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Does the indicator bar look any different, or behave differently, when the film ends? Can't think what it might do- a change in opacity, or movement, or something. There was always some way of indicating when the film ran out. I could always tell by the sound, but that would be something you have to get used to.

There was always some visual way of indicating when the film ran out IME. But then I only ever used three or four cameras.

I think a camera that actually stopped when the film ran out would have been very prone to stoppages. It would have had to detect the load on the drive clutch, and with a Super-8 cart that's quite variable.

 

Edited by Mark Dunn
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4 hours ago, Mark Dunn said:

Does the indicator bar look any different, or behave differently, when the film ends? Can't think what it might do- a change in opacity, or movement, or something. There was always some way of indicating when the film ran out. I could always tell by the sound, but that would be something you have to get used to.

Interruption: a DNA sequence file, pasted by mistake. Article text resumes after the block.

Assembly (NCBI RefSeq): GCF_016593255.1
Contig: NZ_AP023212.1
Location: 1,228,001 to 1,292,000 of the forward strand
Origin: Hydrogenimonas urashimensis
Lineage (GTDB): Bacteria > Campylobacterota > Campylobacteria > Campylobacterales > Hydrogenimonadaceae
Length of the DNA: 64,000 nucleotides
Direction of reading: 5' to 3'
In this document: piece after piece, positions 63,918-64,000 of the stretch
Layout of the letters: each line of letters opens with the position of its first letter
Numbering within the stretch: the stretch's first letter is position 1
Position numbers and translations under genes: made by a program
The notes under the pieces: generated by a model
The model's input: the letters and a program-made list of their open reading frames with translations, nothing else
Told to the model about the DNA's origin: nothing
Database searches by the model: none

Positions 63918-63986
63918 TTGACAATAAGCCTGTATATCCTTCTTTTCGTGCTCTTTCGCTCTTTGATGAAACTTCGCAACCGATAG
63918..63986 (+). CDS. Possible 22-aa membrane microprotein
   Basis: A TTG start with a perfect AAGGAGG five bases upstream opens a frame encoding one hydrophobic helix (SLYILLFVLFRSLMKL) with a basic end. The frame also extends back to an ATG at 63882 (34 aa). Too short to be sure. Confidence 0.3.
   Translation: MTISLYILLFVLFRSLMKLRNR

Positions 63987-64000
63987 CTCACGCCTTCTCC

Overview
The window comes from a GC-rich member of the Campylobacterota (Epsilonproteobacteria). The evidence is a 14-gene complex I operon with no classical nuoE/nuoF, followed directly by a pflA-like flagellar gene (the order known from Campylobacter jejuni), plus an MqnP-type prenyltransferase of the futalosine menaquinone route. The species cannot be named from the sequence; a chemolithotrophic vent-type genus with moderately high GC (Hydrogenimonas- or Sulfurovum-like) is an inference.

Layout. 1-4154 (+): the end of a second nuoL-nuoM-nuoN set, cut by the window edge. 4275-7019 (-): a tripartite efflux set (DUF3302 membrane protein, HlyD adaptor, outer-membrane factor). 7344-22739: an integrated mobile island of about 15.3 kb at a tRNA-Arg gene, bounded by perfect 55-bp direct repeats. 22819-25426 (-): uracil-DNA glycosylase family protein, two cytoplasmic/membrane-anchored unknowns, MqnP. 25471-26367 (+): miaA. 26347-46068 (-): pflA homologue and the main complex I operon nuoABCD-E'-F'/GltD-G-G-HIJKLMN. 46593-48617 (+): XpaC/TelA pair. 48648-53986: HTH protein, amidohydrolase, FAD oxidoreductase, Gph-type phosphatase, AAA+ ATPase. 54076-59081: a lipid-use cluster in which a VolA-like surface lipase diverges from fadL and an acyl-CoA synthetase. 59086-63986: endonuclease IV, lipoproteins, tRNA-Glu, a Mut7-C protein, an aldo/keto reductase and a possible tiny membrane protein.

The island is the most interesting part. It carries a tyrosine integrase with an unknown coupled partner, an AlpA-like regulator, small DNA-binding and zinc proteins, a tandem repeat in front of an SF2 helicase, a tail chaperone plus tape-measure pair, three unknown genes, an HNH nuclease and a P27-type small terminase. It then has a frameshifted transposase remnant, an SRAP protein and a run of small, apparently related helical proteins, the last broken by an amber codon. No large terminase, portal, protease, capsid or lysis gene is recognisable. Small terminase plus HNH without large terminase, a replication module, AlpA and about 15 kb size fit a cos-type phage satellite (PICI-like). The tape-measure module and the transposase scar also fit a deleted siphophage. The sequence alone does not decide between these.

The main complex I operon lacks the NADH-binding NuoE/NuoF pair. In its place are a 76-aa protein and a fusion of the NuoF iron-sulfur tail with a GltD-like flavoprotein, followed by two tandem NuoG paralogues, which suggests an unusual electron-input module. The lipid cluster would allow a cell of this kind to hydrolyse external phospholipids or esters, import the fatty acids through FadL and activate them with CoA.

On the Leicina Super there's no indication of the film ending point. There's only the red portion of the run flag has filled the entire vertical frame made for it on the left of the viewfinder, indicating you have roughly 1/4 of the reel left. Since I did testing both in 24 and 18 I can't really know how much time that is. 

As far as I can tell. 

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3 hours ago, Joerg Polzfusz said:

What type of film was it? There are some cameras that require a correctly marked end of the film (with cuttings on both sides of the film) to show the „end of film“-sign in the viewfinder. And some Non-Kodak-films had only some part of the perforation cut out and not the other side.

This was a cartridge of Kodak Vision 3 500T. As far as I know, there's no sign in viewfinder, but there could be and i haven't seen it illuminate yet. Very scant info on this camera online. Actually, zero info haha.

 

Even the folks at Leica US have no idea. Even the folks at Leica GERMANY HQ have no idea. 

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Those cameras are 50 years old. So everyone that was working on these cameras is not working anymore. Plus, Leitz got restructured several times - with the „Leitz Cameras“ part becoming a company of its own, … . Hence, it could be that all Super8-related information stayed with Leitz rather than their spin-off Leica.

Nevertheless, as the camera is 50 years old, the chances are high that something is broken in the camera. E.g. the mechanism that shows the red indicator in the viewfinder at the end of the film might need some oil or might be stuck/broken.